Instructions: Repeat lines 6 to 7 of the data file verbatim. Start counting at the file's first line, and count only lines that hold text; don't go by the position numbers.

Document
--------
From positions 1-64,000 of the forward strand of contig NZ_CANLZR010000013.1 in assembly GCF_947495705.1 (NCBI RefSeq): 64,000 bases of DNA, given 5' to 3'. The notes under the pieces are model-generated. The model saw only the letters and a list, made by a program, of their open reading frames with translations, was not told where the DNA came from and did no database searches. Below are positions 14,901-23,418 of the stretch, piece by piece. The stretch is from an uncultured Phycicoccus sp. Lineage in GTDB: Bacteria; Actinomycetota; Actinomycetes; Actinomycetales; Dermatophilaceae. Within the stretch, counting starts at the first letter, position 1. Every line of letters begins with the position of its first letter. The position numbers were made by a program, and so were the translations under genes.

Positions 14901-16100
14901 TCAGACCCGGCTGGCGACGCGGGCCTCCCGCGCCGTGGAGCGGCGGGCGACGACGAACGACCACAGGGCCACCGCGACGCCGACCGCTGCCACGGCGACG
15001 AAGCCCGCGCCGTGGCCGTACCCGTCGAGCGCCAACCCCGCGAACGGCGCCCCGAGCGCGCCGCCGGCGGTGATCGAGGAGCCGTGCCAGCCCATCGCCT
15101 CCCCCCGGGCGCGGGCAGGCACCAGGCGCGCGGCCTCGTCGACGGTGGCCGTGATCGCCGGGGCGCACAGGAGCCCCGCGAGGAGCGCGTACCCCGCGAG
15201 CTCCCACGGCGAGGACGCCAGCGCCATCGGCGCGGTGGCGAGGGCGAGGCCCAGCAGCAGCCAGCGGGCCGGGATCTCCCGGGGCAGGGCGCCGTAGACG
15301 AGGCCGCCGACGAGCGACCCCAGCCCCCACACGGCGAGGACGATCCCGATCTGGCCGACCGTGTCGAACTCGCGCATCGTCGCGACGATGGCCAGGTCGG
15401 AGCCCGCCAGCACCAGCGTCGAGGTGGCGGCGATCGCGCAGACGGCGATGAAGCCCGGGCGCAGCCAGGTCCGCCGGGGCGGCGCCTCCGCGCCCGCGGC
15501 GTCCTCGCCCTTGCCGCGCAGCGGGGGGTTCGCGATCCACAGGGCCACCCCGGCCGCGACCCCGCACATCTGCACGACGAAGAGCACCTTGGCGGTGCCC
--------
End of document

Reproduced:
15201 CTCCCACGGCGAGGACGCCAGCGCCATCGGCGCGGTGGCGAGGGCGAGGCCCAGCAGCAGCCAGCGGGCCGGGATCTCCCGGGGCAGGGCGCCGTAGACG
15301 AGGCCGCCGACGAGCGACCCCAGCCCCCACACGGCGAGGACGATCCCGATCTGGCCGACCGTGTCGAACTCGCGCATCGTCGCGACGATGGCCAGGTCGG